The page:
Read Naturally shares Hasbrouck-Tindal’s Table of Oral Reading Fluency Norms. This Oral Reading Fluency Chart allows you to compare your child’s oral reading rate to his peers.
A few pieces of information will help you to understand the data:
- The Hasbrouck-Tindal oral reading fluency chart uses WCPM (Words Correct Per Minute) as a measure. In my post, Timed Repeated Reading, I use WPM (Words Per Minute) to mean the same thing.
- The second column in the oral reading fluency chart is Percentile. They list 90, 75, 50, 25 and 10 percentiles. A percentile is not a percentage. A percentile is based on a peer group of 100. 90%ile (percentile) means the given child performs better than 90 of his peers. (It does not mean that he answered 90% of the questions correctly.) 9 of his peers perform better than him. Another way to express this is that the child is in the top 10% of his peer group. 50%ile means the given child performs better than 50 of his peers. 49 of his peers perform better than him. A child performing at the 50%ile for a given skill is perfectly average; he is smack in the middle. 25%ile to 75%ile is considered to be in the average range.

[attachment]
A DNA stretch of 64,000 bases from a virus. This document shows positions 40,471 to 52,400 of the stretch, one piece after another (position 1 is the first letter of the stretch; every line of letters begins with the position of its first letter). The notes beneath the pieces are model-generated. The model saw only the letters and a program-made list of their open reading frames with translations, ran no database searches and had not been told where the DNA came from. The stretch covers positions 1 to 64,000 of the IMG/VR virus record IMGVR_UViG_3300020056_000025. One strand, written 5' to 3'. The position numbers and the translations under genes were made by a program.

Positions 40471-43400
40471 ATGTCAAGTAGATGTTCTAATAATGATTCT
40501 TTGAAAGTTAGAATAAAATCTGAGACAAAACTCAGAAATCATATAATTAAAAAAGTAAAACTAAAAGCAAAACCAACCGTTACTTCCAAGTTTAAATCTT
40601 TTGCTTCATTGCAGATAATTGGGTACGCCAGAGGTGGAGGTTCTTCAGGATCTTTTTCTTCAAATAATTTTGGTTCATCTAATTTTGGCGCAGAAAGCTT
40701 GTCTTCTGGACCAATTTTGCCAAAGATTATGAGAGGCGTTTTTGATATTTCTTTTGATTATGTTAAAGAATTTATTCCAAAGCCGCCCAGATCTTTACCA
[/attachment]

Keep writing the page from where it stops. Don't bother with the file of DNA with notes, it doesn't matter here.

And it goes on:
- The third, fourth and fifth columns in the oral reading fluency chart compares WCPM from the Fall, Winter and Spring of a given school year. You can observe the typical growth over the course of a school year.
- The sixth column in the oral reading fluency chart shows the number of words a child, based on his percentile level, typically gains in his WCPM count each week.
By viewing the Oral Reading Fluency Chart, you can see the vast difference in oral reading fluency rates between the 90%ile child and the 10%ile child. There is even a gigantic difference between the 50%ile child and the 10%ile child. This evidence confirms the importance of incorporating fluency training into lesson plans with emergent and beginning readers.